And they said, “Come, let us build us a city, and a tower, whose top may reach unto heaven, and let us make us a name; lest we be scattered abroad upon the face of the whole earth” (Genesis 11:4).
It may seem like just a little story tucked in-between the stories of Noah and Abraham; one might easily pass over it as they read in Genesis. And yet the story of the Tower of Babel proves instructive in many ways.
The Genesis author sets forth the story of the tower of Babel in order to explain how humanity has reached its present condition. After the Flood all humanity spoke the same language (Genesis 11:1); they remained together and came upon a plain in the land of Shinar (Genesis 11:2). They did not want to be scattered, and so they planned to build a tower whose top would reach high into the heavens (Genesis 11:3-4). God saw what they were doing, and recognized the very strong potential of what humans could do when they were all of the same mind and purpose (Genesis 11:5-6). God determined to confound them by confusing their speech; if they could not understand each other, they would prove unable to work with one another (Genesis 11:7). Thus it happened, and from then on humans scattered around the world, as God had intended, and we all speak different languages to this day (Genesis 11:8). The place was called “Babel” (Greek Babylon), the Hebrew word for “confusion,” because there God confused the languages of mankind (Genesis 11:9).
From the story of the Tower of Babel we thus learn why people speak different languages and how Babylon both came to be and received its name. We also learn about just how effectively humans can work together if they can effectively communicate with one another; God says that there is nothing we cannot do (Genesis 11:5-6)! So why would God want to hinder us from doing so?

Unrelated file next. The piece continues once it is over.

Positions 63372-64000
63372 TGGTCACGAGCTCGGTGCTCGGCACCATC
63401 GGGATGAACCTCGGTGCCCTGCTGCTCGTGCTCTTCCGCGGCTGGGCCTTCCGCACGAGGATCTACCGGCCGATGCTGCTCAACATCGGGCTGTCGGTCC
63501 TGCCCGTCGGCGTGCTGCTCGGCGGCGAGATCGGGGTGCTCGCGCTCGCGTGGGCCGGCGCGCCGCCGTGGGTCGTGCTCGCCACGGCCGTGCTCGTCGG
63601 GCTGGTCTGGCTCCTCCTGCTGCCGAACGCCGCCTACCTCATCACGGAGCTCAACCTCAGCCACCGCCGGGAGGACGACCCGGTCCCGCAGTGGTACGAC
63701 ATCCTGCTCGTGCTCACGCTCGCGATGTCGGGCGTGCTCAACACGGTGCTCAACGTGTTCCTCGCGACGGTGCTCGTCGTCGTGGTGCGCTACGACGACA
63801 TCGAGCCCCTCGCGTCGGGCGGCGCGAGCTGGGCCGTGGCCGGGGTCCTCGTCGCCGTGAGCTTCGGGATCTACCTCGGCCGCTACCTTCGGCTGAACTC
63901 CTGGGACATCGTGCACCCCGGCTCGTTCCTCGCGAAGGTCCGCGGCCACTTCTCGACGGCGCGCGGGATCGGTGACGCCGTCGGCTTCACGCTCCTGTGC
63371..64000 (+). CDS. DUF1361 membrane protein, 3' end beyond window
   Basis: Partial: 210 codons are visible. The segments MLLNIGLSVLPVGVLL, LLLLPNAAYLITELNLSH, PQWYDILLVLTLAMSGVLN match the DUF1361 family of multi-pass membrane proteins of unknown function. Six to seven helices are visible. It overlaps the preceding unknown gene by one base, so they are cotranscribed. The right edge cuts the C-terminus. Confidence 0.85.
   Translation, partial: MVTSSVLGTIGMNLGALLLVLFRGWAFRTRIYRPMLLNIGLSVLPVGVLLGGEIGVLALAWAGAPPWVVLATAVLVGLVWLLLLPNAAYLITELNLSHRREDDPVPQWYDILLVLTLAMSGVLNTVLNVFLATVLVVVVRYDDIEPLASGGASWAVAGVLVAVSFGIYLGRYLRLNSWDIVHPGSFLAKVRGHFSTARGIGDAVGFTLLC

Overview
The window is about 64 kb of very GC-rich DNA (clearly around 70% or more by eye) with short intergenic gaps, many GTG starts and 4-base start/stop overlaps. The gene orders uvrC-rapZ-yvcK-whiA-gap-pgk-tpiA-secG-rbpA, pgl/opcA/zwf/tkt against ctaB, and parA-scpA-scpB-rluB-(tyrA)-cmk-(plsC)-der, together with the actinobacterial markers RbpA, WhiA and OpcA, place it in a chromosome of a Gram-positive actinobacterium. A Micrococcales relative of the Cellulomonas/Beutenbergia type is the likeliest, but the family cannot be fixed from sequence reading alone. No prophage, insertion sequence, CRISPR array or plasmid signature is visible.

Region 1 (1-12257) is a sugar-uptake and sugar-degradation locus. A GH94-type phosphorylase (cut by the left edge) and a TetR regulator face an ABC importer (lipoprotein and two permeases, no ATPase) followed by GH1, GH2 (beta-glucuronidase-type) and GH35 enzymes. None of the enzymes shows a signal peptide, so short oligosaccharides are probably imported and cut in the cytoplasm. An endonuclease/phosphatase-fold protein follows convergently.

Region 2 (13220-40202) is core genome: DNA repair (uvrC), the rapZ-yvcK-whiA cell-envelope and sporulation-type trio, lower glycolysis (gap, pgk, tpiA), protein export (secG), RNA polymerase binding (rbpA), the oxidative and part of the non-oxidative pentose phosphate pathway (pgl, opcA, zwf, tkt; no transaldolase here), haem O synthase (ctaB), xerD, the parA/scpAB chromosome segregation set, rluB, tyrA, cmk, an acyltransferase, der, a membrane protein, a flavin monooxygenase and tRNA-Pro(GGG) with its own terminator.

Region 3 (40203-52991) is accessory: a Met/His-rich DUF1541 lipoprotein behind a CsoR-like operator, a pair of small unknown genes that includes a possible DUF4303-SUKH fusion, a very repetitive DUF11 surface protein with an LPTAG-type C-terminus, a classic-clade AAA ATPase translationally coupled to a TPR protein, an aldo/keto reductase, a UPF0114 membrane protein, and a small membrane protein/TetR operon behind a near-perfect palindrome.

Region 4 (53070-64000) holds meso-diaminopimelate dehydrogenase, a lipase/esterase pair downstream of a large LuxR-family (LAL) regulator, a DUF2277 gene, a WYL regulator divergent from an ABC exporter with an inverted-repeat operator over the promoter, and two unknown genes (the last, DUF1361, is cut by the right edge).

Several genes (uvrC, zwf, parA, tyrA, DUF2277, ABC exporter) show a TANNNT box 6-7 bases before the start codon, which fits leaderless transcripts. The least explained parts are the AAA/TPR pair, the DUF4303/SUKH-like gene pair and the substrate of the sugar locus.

The problem with, and thus great and important lesson of, the tower of Babel is found in humanity’s motivations for its construction. They built the tower to make a name for themselves and to avoid being scattered over the face of the earth (Genesis 11:4). As humans, we like to think it is a good thing when we work together. Unfortunately, as is evident throughout time, humans too often work together for their own aggrandizement. They work together to use resources, to attack others and deprive them of resources, and to build monuments to their own greatness. God felt compelled to separate mankind from each other lest the entire creation be overrun with human “development” and “progress”!
Thus, when fallen man is left to his own devices, he builds some sort of monument to his own greatness and to keep him from feeling so alone and isolated in the world. Such things do not lead him back to the God who created him; they inflate his pride and ambitions. Therefore, while man has stopped attempting to build the tower of Babel, man has never stopped attempting to build all sorts of other Babels, monuments to their own greatness, attempting to stand and work against God’s purposes for His creation.
What would have happened if the Bible ended at Genesis 11:9? At that point man was lost in his sins with no hope for redemption, having been separated from his God since the Garden of Eden (Genesis 3:1-24). After Babel man was separated from one another (Genesis 11:7-9). Mankind was separated from its God, from one another, without a nation, without a hope (cf. Ephesians 2:11-12). After Babel God chose one man, Abraham, and through him would provide hope for redemption in Israel (cf. Genesis 12:1ff). The hope of Israel was found in Jesus of Nazareth who provided reconciliation between God and man and through whom the curse of Babel is undone; in the Spirit His Apostles proclaimed the mighty works of God in many languages (Acts 2:7-11, Romans 5:6-11). After Babel man despaired; through Christ, the promised Seed of Abraham, all mankind has hope in God. May we serve God in Christ and be saved!
Ethan R. Longhenry